“Soon, Philemon. Or too late for me. I grow too old. Please, Philemon.”

“Sorry, Baby. But no baby. Now or ever.”

Clang-clang! Clang-clang!

Someone was at her door ringing the bell.

Philemon snapped out of it.

Ana stood there, still holding his hand between hers, staring curiously at him.

Cómo está? Are you alright, Philemon?”

Clang! Clang! The bell rang again.

“Yes, fine. Bueno. I’m just going to use your baño for a minute.”

Philemon went the bathroom to throw cold water on his face.

Ana Garcia smoothed her hair, patted her chest as if to quiet a rambunctious animal, and crossed herself. Then she opened the door.

“Señor Bravista!” she said rather loudly. “What a surprise! Qué pasa? Cómo está usted? Come in, por favor.”

Ana put her finger to his lips and cocked her head towards the bathroom.

Señor Bravista nodded with understanding and went past Ana to the chair underneath the ceiling fan.

Philemon thought it odd when he came back into the room and not only saw it was Señor Bravista who had arrived, but that he was removing his perfectly shiny black shoes and putting his perfectly black stockinged feet on the footstool.

Señor Bravista, even more startled to see Philemon, began to cough. Ana hurriedly brought him a glass of cool water. Philemon sat down.

Ana sat down and looked at both men.

So different.

So alike.


Her life constantly buoyed by men.

And bullet-holed by men.

They occupied her life as if it were a hotel, come and go, her heart a vast lobby, pay or not pay, permanent guests, temporary lovers, but her mind made the reservations, and just as quickly cancelled them, and still nothing changed.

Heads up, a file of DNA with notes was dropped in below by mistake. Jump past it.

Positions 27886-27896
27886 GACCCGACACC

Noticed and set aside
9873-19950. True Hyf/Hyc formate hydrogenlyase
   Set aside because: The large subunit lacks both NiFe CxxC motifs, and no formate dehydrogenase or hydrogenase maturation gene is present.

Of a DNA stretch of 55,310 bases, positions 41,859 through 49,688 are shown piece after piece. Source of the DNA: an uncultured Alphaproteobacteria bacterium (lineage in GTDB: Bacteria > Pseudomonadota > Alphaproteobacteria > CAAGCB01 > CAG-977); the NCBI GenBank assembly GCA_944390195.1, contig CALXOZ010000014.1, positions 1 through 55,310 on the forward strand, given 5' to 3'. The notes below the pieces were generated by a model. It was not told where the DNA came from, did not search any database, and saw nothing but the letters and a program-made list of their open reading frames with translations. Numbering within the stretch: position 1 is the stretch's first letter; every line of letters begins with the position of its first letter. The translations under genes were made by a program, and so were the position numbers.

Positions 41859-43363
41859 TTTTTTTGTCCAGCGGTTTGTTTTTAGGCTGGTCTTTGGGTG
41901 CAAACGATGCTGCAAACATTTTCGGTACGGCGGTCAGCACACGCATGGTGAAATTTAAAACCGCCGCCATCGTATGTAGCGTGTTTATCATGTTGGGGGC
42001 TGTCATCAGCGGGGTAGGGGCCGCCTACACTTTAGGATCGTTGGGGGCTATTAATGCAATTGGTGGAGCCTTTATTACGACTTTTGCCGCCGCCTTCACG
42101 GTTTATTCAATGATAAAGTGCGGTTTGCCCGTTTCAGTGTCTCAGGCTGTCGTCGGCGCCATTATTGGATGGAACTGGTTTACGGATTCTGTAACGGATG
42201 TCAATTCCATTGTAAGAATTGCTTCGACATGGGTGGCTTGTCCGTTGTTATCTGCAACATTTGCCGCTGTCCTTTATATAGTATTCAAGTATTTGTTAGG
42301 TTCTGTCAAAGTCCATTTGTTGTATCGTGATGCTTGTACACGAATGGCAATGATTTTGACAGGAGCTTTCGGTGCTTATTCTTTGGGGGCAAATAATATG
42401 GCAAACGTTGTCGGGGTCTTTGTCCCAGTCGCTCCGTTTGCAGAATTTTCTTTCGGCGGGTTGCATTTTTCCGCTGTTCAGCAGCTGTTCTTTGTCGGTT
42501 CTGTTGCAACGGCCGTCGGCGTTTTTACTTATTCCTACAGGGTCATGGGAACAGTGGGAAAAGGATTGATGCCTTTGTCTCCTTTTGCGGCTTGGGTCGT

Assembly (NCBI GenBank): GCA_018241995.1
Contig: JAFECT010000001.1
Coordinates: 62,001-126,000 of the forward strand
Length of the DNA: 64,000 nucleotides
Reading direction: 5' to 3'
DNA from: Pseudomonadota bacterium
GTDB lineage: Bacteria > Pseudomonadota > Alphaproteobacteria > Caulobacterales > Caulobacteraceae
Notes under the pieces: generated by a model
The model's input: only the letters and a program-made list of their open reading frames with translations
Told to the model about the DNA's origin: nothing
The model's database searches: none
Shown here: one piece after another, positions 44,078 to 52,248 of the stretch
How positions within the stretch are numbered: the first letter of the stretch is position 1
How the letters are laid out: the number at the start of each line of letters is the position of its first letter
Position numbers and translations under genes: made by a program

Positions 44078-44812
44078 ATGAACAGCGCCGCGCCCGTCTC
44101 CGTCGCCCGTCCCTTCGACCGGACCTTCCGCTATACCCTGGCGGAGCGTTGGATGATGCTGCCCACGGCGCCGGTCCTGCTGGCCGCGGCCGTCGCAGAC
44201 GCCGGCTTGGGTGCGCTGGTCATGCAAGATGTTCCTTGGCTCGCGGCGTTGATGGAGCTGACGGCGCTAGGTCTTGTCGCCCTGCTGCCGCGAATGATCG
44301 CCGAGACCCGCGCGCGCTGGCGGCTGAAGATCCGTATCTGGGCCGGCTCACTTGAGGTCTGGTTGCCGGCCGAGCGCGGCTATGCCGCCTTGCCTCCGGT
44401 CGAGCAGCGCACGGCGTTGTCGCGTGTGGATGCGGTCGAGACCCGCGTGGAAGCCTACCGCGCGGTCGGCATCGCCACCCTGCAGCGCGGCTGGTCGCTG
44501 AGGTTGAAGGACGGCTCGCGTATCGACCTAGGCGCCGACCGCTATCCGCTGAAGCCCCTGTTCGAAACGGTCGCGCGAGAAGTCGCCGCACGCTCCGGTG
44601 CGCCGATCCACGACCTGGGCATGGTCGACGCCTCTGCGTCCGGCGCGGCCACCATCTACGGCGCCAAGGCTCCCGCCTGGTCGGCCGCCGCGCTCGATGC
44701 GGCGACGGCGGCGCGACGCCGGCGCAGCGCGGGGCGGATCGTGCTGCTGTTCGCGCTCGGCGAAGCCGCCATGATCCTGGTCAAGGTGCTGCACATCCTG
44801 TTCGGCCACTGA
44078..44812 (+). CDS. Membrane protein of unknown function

Nothing changes along the Cuaca River.

No one spoke.

Only the cat awoke, meowed in question, and when it got no response, went back to sleep.

“So, Bravista!” Philemon loudly broke the silence. “I didn’t expect to run into you here.”

“Philemon, Philemon.” Senor Bravista shook his head and laughed. “Sometimes you are not like a killer. You act so innocent. Un niño. With the eyes, open wide.” He just shook his head and laughed.

Philemon glanced at Ana who was fiddling with the cross that hung between her breasts from a thick gold chain around her neck.

“Yeah, that’s me. A babe in the woods,” Philemon replied. “So how do you two know each other?”

Señor Bravista kept shaking his head. “Philemon, my good man. Everyone knows each other in Marsella. There are no strangers. You know that.”

“Apparently they know some well enough to take off their shoes and put their feet up.”

“Philemon!” Ana blushed.

“You look pretty cozy there, Bravista. Kind of like the man of the house.”

Señor Bravista laughed so hard his feet hit the floor. “You are jealous of me!”

“No-I-don’t-think-so,” Philemon said slowly and deliberately.

You slimy son-of-a-bitch. Now it makes sense. Always on the scene, the holy man with impeccable taste, the fastidious shoes, the black robes that never get dirty or sweaty or wrinkled, the manicured hands, the black hat over the perfectly trimmed salt-and-pepper hair, the impeccably white linen handkerchief always folded just so and tucked into the woven black authentic leather belt, and the black moustache and goatee with rich specks of gray trimmed to perfection. I should have known by the eyes themselves. Darting behind wire-rimmed designer glasses like a pair of ice-blue dice constantly rolling. Jesus, he’s right. I am innocent. Naïve’s more like it. No, I’m fucking stupid. Estrella was right. My mother was right. The goddamned parrot was right. Well, they sure as hell didn’t know it was Bravista any more than I did. We all thought it was The Yellow. I can’t let on I know or I won’t get back to the hotel alive. Shit, this means Ana is part of it too. Why didn’t I put a bullet between her eyes when I had the chance instead of wasting all this time hoping to put my ricardo between her legs? What an idiot I am.

Philemon realized Señor Bravista had stopped laughing and both he and Ana were staring intently at him.

“Are you alright?” Ana asked. She exchanged glances with Señor Bravista.

“Me? Sure. Never better. I just remembered I told Jessamina I’d be back way before now.”

“But you just got here,” said Ana.

“Well, that kid worries about me like an old mother hen.”